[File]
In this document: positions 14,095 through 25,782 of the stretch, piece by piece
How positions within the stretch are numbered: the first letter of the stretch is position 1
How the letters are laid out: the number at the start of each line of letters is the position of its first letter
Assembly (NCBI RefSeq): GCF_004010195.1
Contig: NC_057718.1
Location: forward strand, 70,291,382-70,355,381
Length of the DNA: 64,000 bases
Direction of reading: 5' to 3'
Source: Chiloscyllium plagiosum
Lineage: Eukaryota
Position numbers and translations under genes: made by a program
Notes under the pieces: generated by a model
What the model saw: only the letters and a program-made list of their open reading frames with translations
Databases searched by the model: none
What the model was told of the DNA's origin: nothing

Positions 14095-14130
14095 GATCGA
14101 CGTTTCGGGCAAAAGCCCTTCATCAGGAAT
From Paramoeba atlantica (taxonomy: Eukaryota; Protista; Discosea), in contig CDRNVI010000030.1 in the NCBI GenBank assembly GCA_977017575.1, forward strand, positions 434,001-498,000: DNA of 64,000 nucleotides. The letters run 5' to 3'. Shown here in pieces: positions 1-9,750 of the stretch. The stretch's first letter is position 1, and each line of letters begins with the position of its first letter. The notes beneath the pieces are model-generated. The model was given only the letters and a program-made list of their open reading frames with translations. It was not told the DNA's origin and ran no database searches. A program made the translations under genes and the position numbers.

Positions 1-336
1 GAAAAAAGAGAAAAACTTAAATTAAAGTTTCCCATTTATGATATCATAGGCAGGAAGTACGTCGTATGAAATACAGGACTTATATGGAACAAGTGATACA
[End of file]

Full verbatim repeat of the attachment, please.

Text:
In this document: positions 14,095 through 25,782 of the stretch, piece by piece
How positions within the stretch are numbered: the first letter of the stretch is position 1
How the letters are laid out: the number at the start of each line of letters is the position of its first letter
Assembly (NCBI RefSeq): GCF_004010195.1
Contig: NC_057718.1
Location: forward strand, 70,291,382-70,355,381
Length of the DNA: 64,000 bases
Direction of reading: 5' to 3'
Source: Chiloscyllium plagiosum
Lineage: Eukaryota
Position numbers and translations under genes: made by a program
Notes under the pieces: generated by a model
What the model saw: only the letters and a program-made list of their open reading frames with translations
Databases searched by the model: none
What the model was told of the DNA's origin: nothing

Positions 14095-14130
14095 GATCGA
14101 CGTTTCGGGCAAAAGCCCTTCATCAGGAAT
From Paramoeba atlantica (taxonomy: Eukaryota; Protista; Discosea), in contig CDRNVI010000030.1 in the NCBI GenBank assembly GCA_977017575.1, forward strand, positions 434,001-498,000: DNA of 64,000 nucleotides. The letters run 5' to 3'. Shown here in pieces: positions 1-9,750 of the stretch. The stretch's first letter is position 1, and each line of letters begins with the position of its first letter. The notes beneath the pieces are model-generated. The model was given only the letters and a program-made list of their open reading frames with translations. It was not told the DNA's origin and ran no database searches. A program made the translations under genes and the position numbers.

Positions 1-336
1 GAAAAAAGAGAAAAACTTAAATTAAAGTTTCCCATTTATGATATCATAGGCAGGAAGTACGTCGTATGAAATACAGGACTTATATGGAACAAGTGATACA